Reporters Without Borders condemns the blogger Dinh Nhat Uy’s arrest in the southern province of Long An on 15 June on a charge of posting photos and articles on his personal blog that “distort the truth and defame state organizations.”
He is to be detained for three months while the authorities investigate his alleged “misuse of democratic freedoms to attack state interests.”
Uy is the elder brother of Dinh Nguyen Kha, a blogger who has been held since October 2012. A Long An court sentenced Kha on 16 May to eight years in prison followed by three years of house arrest.
Photo : saohomsaomai.wordpress.com
06.17.2013 : Blogger and former party official Pham Viet Dao arrested, blog blocked
Reporters Without Borders condemns the arrest of Pham Viet Dao, a writer and blogger who had become increasingly critical of the government and senior officials in the blog he published under the pen-name of Phu Loc Tho.
A member of the Association of Vietnamese Writers and the Association of Vietnamese Journalists, Dao used to be the head of the Press and Publications Inspection Bureau.
He was arrested on 13 June in Hanoi under article 258 of the Socialist Republic’s criminal code, which punishes misuse of “democratic freedoms to attack state interests and the legitimate rights and interests of collectives and individuals” and carries a maximum sentence of seven years in prison.
“This is the second time in less than a month that a blogger has been arrested under article 258, which – like article 88 – is sufficiently vague for the authorities to be able to use it to silence bloggers regarded as troublesome and overly critical,” Reporters Without Borders said.
“We warn the authorities against any increase in the persecution of news providers. After the European Parliament’s recent resolutions condemning Vietnam’s arrests of bloggers and the international community’s calls for more freedom of information and expression in Vietnam, it should be clear that maintaining the policy of terror against bloggers and cyber-dissidents will only sideline the country internationally, including within intergovernmental mechanisms.”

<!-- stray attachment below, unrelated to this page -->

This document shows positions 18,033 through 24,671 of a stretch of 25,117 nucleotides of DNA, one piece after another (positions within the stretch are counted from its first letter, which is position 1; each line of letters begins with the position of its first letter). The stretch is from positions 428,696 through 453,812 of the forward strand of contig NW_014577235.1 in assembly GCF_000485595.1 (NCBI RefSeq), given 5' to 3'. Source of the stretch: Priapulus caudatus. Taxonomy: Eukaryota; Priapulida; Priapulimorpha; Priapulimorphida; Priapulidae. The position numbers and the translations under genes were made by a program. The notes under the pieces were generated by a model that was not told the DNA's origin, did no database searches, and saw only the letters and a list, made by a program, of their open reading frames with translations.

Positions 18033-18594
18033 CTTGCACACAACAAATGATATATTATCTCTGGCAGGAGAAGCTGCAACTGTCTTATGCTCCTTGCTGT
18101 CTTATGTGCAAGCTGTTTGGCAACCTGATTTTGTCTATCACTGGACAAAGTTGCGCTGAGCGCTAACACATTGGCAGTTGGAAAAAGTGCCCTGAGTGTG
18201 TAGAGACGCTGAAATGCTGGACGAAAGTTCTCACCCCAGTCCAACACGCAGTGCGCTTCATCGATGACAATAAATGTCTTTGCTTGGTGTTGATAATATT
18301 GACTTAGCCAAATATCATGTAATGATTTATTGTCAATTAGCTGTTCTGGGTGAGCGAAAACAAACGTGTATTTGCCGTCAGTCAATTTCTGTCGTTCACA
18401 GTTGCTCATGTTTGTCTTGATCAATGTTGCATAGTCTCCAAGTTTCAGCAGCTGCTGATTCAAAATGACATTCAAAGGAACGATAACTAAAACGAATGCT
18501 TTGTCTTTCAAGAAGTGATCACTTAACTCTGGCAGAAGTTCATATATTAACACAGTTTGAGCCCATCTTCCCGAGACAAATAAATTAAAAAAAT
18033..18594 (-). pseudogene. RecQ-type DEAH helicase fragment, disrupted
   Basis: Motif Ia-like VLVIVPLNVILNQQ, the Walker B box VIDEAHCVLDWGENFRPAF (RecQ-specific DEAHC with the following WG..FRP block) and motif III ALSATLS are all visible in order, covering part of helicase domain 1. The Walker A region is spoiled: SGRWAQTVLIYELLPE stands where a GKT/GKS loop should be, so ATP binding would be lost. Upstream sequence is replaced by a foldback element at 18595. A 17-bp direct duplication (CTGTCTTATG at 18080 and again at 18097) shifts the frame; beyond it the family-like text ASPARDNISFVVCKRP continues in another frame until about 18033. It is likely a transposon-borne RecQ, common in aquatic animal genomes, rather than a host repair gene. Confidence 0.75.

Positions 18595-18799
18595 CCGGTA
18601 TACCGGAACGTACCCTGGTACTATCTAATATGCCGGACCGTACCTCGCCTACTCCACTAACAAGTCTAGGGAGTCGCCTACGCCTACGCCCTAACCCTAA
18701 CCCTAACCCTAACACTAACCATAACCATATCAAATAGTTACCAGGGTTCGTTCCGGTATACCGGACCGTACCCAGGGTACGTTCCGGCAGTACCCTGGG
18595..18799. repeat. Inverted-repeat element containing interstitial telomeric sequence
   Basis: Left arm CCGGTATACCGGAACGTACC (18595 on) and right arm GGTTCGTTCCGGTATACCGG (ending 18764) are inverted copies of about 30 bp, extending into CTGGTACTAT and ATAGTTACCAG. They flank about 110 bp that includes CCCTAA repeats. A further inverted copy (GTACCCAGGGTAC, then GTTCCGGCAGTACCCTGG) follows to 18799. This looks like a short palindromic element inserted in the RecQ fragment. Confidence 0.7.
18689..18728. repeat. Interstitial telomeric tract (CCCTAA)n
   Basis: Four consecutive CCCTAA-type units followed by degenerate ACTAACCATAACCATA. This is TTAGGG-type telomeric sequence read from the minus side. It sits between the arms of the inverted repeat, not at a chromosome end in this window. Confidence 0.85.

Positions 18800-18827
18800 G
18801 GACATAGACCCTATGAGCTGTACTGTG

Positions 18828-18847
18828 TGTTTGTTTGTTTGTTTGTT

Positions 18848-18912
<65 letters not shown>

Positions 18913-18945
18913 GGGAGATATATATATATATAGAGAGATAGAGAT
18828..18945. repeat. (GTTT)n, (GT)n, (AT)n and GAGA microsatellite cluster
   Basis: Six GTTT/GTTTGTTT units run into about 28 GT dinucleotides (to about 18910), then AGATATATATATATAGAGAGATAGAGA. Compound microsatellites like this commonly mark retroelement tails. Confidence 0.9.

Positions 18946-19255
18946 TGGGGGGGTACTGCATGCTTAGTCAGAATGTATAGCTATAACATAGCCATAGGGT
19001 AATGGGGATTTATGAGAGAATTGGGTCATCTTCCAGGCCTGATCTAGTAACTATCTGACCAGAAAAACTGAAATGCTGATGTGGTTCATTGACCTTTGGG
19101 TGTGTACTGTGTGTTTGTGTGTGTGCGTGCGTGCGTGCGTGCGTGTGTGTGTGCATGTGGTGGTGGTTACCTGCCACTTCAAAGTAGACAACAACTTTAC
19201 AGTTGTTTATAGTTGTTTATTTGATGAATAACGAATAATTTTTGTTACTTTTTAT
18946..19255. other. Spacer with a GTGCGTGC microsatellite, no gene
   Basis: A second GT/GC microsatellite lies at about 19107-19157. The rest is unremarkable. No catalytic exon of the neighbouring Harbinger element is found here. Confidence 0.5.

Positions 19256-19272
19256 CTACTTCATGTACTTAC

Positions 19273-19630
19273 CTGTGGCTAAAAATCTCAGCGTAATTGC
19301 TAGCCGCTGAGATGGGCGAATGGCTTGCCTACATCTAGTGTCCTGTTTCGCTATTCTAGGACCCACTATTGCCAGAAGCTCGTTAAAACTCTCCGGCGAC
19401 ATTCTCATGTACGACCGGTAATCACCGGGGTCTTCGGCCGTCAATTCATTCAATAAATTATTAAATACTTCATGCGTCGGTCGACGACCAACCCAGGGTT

The exact motive for Dao’s arrest is not yet known but a Vietnamese blogger preferring to remain anonymous said it might have been his criticism after the vote of confidence recently received by Prime Minister Nguyen Tan Dung.
“The authorities regard Pham Viet Dao as a source of anti-state propaganda that misrepresents the Party’s policies and directives,” the blogger said.
Born in the north-central province of Nghe An in 1952, Dao studied in Romania, where he obtained a literature degree in 1974. After returning to Vietnam, he worked for the culture ministry’s cinema department. He headed the culture ministry’s Press and Publications Inspection Bureau from 1992 to 2007.
After retiring in June 2012, he dedicated much of his time to keeping several blogs, often posting articles of a political nature. He had been summoned for questioning by the police several times in the past and his blogs had been the target of three cyber-attacks.
When the prime minister issued Directive 7169 last year ordering the suppression of “reactionary” blogs, Dao called it “ridiculous” and said it would be impossible to put any pressure on blog platforms hosted outside Vietnam. The state media should instead try to provide the targeted blogs with “fair competition,” he suggested.
His phamvietdao3.blogspot.com blog was hacked into on 9 March, prompting him to start his phamvietdao4.blogspot.com, which was blocked yesterday.
Dao’s arrest was preceded by that of the blogger Truong Duy Nhat, who has been held in Hanoi under article 258 since 26 May.
The latest arrests bring to 35 the number of bloggers and netizens currently detained in Vietnam. On 23 May, an appeal court upheld jail sentences ranging from four to 13 years in prison for five bloggers – Ho Duc Hoa, Paulus Le Van Son, Nguyen Van Duyet, Thai Van Dung and Tran Minh Nhat.
Vietnam is ranked 172nd out of 179 countries in the 2013 Reporters Without Borders press freedom index.
Photo : dinhti.blogspot.com